To the editor:
Regarding the editorial headlined “Cowardly acts cannot bring down our fighting spirit,” (the Times, Wednesday, April 17), I strongly disagree with the word “cowardly.”
The 9-11 terrorists willingly died in their attack, but many of us labeled them “cowards.” Surely, Osama bin Laden knew that he would likely die the way he did, in a shower of American bullets, or perhaps live out the rest of his life in a tiny cell in Guantanamo, but far too many of us called him a coward. Imperial Japan attacked us, and our president, Franklin Roosevelt, called them “dastardly,” even though they knew that they were attacking a nation that was much more powerful than their own.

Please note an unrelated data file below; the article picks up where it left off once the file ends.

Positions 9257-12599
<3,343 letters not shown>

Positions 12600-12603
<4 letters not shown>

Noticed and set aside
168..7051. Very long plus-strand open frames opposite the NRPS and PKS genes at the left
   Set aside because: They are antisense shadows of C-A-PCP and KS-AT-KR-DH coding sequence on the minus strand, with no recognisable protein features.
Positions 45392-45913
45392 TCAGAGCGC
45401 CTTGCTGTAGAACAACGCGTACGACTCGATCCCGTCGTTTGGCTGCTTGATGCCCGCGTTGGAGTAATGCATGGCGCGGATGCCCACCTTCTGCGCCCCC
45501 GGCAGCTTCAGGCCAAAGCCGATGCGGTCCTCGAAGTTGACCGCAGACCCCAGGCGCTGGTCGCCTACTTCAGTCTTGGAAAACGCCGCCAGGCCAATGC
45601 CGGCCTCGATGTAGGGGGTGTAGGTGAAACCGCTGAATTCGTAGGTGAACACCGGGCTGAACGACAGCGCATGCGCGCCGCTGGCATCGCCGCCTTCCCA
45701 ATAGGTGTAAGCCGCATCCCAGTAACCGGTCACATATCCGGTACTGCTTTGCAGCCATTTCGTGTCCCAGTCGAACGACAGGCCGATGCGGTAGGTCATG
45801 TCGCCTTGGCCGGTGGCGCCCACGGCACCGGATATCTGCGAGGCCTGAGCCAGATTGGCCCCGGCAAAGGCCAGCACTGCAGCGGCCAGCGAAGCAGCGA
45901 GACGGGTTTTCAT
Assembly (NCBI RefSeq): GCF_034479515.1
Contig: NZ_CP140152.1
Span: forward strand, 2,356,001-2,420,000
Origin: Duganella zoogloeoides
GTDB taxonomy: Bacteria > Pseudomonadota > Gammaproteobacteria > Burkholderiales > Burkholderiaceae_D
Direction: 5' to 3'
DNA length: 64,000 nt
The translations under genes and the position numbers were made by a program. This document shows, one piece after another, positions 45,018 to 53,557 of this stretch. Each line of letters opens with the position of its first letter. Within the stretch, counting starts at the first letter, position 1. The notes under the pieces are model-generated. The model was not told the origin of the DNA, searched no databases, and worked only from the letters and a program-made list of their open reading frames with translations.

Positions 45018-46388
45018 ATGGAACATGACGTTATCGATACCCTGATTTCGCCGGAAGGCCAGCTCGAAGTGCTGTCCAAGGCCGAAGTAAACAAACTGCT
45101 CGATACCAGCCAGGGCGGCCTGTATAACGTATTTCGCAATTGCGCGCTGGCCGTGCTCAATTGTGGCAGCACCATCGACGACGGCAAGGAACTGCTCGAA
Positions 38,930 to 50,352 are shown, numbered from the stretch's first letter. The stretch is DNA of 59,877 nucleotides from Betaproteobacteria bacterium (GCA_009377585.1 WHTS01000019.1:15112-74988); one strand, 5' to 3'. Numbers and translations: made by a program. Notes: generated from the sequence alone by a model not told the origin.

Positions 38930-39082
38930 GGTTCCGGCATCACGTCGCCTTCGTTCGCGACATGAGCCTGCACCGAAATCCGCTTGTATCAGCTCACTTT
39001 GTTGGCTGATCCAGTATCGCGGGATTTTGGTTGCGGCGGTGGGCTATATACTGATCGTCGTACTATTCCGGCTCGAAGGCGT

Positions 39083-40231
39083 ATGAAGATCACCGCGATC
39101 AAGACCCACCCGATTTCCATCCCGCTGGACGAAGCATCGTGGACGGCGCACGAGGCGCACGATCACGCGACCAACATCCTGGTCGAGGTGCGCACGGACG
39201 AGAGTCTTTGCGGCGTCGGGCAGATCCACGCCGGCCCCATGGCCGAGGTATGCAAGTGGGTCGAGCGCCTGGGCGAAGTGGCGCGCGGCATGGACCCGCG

The Boston Marathon bomber or bombers put their futures at risk, and unless they are utterly crazy and delusional, they know that they’ll very likely spend the rest of their lives in a prison or die when they the police come to arrest them.
I do not defend the leaders of Imperial Japan, al-Qaida and bin Laden, or the marathon bomber or bombers. They deserve our loathing. But they were not or are not “cowards,” as much as some of us my feel comfort in dehumanizing and demonizing them in that way.
And think about it. Our unmanned drones kill our enemies, along with innocents on the other side of the world, with no risk to any American. Even when American service men and women actually pull the trigger, they are often far away, in a jet or in a ship, at sea. The president, safely on the other side of the planet, gives the order.
I merely mean to ask that, if placing a bomb on a street or in a trash can and going somewhere to hide is “cowardly,” then what of our nation’s own remote-control bombings?